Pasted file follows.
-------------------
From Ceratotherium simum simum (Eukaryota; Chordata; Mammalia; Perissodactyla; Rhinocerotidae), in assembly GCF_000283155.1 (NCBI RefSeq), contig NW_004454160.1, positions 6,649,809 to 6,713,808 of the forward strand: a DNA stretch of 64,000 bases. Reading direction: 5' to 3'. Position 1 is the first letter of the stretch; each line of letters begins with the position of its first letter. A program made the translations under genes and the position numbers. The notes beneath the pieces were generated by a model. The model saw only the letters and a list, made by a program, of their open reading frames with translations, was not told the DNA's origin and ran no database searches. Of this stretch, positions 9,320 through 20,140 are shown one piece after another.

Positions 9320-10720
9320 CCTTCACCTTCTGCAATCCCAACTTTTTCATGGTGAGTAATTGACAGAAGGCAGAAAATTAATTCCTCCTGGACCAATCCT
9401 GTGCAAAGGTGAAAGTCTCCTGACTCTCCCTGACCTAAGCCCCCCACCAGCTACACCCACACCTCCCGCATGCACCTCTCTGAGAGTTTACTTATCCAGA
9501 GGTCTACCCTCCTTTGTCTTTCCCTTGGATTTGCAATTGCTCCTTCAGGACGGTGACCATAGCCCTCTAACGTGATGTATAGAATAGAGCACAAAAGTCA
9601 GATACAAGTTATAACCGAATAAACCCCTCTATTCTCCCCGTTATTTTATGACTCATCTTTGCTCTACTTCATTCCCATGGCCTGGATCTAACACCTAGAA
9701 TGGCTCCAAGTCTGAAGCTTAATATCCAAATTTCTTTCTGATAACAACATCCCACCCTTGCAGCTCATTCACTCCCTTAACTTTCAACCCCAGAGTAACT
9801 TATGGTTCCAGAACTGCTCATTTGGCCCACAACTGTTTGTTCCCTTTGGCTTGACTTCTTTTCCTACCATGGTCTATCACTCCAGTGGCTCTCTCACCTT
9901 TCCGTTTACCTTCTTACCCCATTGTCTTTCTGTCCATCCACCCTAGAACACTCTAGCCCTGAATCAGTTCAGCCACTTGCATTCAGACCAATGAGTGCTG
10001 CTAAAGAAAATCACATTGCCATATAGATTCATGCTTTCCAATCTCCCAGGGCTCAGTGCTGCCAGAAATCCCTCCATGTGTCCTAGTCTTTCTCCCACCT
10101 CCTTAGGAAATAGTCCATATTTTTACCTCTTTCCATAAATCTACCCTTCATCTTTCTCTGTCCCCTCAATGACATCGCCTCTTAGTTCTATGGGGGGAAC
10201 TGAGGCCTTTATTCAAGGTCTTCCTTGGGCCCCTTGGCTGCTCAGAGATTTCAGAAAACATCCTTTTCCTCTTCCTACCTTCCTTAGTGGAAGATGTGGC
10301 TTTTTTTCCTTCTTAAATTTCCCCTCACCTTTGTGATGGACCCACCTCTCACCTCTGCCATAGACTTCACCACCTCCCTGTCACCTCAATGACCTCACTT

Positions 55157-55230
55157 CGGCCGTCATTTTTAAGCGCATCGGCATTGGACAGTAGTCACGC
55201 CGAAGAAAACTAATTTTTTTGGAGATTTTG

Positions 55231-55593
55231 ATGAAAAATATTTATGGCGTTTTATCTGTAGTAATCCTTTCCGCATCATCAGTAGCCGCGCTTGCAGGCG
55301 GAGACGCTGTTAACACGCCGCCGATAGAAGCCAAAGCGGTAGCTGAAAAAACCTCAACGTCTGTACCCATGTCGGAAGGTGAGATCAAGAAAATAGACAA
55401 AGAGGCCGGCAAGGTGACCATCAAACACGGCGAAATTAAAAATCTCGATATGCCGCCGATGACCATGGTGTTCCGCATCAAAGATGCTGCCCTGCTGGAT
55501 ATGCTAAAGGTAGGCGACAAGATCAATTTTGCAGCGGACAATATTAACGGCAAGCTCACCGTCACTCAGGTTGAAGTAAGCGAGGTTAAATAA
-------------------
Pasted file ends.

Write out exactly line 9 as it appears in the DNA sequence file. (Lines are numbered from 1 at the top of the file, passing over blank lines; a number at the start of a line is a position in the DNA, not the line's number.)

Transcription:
9901 TCCGTTTACCTTCTTACCCCATTGTCTTTCTGTCCATCCACCCTAGAACACTCTAGCCCTGAATCAGTTCAGCCACTTGCATTCAGACCAATGAGTGCTG